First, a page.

Anyway, HID stands for 'high-intensity discharge' in relation to lamps and headlights, and no doubt various other things that lighten up your particular world. Wikipedia tells me that these lights function by means of an electric arc between tungsten electrodes housed inside a translucent or transparent fused quartz or fused alumina arc tube. There you go. You're much wiser now. (I'm still having to check out what the various words mean that go to make up the explanation.)

The place many people will come across these lights are on cars - I suspect they're those ones that dazzle you as meet them face-to-face, or headlight-to-headlight, on the road. They're no doubt useful, but not when they're blinding the drivers of oncoming traffic. 

And it's wise, I understand, to use proper HID headlight instructions when you're installing them - if you're the sort of person who does this kind of at-home installation. (I've already told you I'm not.) The manufacturers are not liable for you putting them in backwards, sideways or any other way that isn't appropriate, or wiring up the wrongs bits of wire and setting your car on fire. So you've been warned. Do it properly, or else get a professional.

Today's bit of useful advice from me.

Sunday, September 14, 2014

Elizabeth Barrett Browning

She [Elizabeth Barrett Browning] had decide that poetry, whatever language it was written in, was most certainly work. To write poetry was the most worthwhile work in the world because poetry was truth and there could be nothing more noble than trying to express universal truths. She did not feel shy about calling herself a poet - even when she recognised that she had only managed to produce 'sickly poetry,' She had absolute confidence that with time she would do better and that the struggle to do so was worthy in itself. A good poet was always 'one of God's singers.' Trying to become one of this select band was an ambition she was proud of and did not conceal. It had nothing to do with what she called 'versifying,' that scribbling in commonplace books so beloved of young ladies at this time. This she found contemptible and not to be confused with real poetry which was dignified, serious, sacred and pure. Her family accepted her interpretation of her vocation reverentially. Only her father was tempted to make the occasional facetious comment and he quickly came to appreciate that his daughter's poetry was no laughing matter.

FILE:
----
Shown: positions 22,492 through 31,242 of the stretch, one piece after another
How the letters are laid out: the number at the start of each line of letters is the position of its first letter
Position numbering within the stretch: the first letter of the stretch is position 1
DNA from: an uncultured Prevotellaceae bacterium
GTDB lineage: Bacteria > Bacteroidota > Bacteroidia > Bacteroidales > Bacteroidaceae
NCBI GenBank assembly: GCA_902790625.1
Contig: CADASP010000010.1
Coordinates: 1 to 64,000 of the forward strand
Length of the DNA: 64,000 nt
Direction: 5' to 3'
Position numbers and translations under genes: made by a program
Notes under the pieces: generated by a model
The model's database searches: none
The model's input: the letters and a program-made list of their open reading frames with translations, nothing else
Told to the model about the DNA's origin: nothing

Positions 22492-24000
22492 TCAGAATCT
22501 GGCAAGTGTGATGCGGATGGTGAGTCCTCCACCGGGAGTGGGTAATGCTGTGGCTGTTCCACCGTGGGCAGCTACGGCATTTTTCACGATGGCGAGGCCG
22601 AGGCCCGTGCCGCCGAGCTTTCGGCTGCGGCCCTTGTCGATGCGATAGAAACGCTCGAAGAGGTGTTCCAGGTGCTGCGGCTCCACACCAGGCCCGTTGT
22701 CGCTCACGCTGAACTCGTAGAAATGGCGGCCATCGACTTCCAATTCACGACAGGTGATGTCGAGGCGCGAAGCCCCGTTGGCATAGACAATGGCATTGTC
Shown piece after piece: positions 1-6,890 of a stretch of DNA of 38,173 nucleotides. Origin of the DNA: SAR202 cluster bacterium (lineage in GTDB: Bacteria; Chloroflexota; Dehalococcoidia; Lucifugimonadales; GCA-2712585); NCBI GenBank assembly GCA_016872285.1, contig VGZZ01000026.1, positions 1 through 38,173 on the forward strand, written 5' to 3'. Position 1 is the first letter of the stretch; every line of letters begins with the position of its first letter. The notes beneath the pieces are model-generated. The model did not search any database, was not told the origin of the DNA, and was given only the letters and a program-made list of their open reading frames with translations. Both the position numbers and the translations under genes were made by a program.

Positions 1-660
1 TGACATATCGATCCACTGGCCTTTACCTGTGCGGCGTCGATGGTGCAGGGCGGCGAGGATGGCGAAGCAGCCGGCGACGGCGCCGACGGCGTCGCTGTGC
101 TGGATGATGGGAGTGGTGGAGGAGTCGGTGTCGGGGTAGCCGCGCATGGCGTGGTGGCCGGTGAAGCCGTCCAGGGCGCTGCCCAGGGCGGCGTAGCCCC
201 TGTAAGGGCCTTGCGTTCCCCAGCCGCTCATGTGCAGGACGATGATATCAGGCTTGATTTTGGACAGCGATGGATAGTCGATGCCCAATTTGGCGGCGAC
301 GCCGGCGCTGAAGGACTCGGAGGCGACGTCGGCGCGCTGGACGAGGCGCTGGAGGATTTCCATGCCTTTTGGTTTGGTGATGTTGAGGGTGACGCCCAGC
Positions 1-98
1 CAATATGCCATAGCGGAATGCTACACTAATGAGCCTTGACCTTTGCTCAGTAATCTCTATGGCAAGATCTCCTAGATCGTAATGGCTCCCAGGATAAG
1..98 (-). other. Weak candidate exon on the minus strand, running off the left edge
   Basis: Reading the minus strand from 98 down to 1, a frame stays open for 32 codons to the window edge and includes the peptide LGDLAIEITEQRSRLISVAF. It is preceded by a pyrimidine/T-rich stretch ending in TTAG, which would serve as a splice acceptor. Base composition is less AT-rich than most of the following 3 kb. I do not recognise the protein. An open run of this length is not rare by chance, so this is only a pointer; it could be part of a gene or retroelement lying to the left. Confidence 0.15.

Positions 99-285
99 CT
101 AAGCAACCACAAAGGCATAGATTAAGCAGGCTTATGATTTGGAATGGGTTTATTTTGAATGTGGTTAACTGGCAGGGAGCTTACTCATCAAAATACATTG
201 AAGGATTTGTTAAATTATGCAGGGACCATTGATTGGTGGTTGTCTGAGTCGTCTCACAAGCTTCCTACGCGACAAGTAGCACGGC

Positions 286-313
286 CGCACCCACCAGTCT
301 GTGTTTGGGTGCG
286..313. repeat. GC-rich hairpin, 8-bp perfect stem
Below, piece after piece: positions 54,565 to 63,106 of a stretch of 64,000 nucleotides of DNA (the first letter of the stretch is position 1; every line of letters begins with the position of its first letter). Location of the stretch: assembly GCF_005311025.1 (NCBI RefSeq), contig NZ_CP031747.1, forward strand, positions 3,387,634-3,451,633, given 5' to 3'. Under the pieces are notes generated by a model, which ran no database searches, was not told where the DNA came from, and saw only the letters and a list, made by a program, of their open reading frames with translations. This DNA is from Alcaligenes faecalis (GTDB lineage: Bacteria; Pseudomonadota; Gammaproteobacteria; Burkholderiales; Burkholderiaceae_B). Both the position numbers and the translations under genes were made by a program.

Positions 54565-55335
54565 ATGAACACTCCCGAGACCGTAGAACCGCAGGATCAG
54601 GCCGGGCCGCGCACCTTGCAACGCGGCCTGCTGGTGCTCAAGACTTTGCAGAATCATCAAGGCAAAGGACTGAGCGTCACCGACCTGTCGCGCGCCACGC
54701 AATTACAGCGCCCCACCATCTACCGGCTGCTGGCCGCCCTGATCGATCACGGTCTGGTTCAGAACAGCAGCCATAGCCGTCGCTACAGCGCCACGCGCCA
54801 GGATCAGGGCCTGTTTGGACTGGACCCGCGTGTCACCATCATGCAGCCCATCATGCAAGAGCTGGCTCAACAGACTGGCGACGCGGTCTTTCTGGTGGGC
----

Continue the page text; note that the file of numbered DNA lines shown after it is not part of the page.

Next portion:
Nobody at Hope End [the family home] sneered at or ridiculed the role of poet itself - in the first quarter of the nineteenth century poets were the most admired of all creative writers. The end of the eighteenth century had seen the beginnings of the Romantic Revival, marked by the publication, in 1798, of Wordsworth's Lyrical Ballads. In the decade of Elizabeth's birth Byron published his first collection of poems (Hours of Idleness,1807) and when as a nine-year-old she was starting to write poetry herself, Queen Mab. Playwrights no longer dominated the literary scene though Drury Lane and Covent Garden were still enormously popular theatres, and novelists, in spite of Jane Austen, Richardson and Fielding, had not yet begun to do so. To be a 'real' poet was judged a most suitable occupation by Elizabeth's parents who had no objections just so long as this did not tax Elizabeth's health.
Shelley had just finished

...public acknowledgement was important: she was honest enough to admit that it was not sufficient to write poetry but that having it read was part of the process. It was more than that. Seeing her work in print excited her and she did not underestimate the significance.  Her excitement had nothing to do with feeling she was successful - she rated popular success as shallow - but was more a feeling of intense joy here was tangible proof that she was communicating through her poetry.

Pages 34/5 of Elizabeth Barrett Browning, by Margaret Foster. 




Friday, September 12, 2014

Resistance is within

Resistance seems to come from outside ourselves. We locate it in spouses, jobs, bosses, kids. "Peripheral opponents," as Pat Riley used to say when he coached the Los Angeles Lakers. Resistance is not a peripheral opponent. Resistance arises from within. It is self-generated and self-perpetuated. Resistance is the enemy within.

Steven Pressfield, in The War of Art (p. 8)

'Resistance,' in Pressfield's terms, is that thing that holds us back from getting on and working at creative work. Procrastination is one of its most successful manifestations.

Wednesday, September 10, 2014

The Savages

We caught up with the movie, The Savages, last night. It stars Laura Linney and Philip Seymour Hoffman as the Savage siblings, Wendy and Jon, whose father Len (Philip Bosco) is heading into dementia. Initially each of the three lives in a separate part of the USA, she in New York, where she's working as a temp while trying to get her plays funded for production; he in Buffalo, and the father in Sun City, Arizona. So there's a great deal of contrast in terms of locale from the dourness of New York, to the winter snow of Buffalo, to the blazing sun of Arizona - even in the winter.